If [the media] has a claim to objectivity it has to treat each position with equal credibility. And the way that that’s playing out in this debate is over this issue of taxes. Most economic experts or mainstream economists say there is no way to solve this problem without a combination of spending cuts and tax increases.

But the Republicans are digging in their heels and saying no tax increases. And President Obama has basically said he will accept something that is about 75 percent spending cuts and 25 percent tax increases. That is a moderate position, based on the whole range of recommendations we’ve seen, but the media is struggling with how to re - relate to that. So they have to say Obama, on one hand, and these Republicans, on the other hand. And that’s where I think people get pretty confused.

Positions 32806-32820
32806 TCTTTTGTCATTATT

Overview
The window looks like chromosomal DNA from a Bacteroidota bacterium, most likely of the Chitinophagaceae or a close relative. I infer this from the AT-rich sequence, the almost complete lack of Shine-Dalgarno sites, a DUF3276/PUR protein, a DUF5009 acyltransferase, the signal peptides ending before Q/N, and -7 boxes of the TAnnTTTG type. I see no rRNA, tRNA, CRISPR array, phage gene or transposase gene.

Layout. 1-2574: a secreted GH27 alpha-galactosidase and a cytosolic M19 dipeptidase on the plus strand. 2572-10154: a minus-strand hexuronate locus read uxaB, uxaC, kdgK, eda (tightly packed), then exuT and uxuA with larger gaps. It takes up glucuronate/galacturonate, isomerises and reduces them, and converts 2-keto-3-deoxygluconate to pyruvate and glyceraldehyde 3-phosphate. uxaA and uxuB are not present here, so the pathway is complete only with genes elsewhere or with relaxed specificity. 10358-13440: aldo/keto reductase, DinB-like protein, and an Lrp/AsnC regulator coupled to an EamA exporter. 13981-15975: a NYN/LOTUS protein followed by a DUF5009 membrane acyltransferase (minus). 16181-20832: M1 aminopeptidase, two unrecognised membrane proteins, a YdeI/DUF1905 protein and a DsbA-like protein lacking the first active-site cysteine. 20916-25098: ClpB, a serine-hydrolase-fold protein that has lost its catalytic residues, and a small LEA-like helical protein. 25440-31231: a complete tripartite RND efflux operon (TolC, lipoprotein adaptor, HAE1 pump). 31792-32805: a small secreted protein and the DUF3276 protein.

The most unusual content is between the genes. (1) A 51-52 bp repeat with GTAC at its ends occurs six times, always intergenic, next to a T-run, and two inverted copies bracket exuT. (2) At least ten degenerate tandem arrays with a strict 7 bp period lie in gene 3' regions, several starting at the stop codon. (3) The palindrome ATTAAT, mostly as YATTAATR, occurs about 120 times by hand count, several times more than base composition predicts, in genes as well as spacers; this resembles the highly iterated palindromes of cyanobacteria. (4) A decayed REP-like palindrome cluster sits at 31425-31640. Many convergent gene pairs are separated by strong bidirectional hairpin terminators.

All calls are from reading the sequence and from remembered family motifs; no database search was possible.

Rick Newman, chief business correspondent, US News and World Report, explaining how journalistic “objectivity” fails the public when it manufactures credibility in order to provide “balance”.

On the Media, Reporting on the Debt Ceiling.

As Kevin Anderson explains, “As an American journalist, I was trained in objectivity. It is not a violation of objectivity to accurately portray what is at stake here.” 

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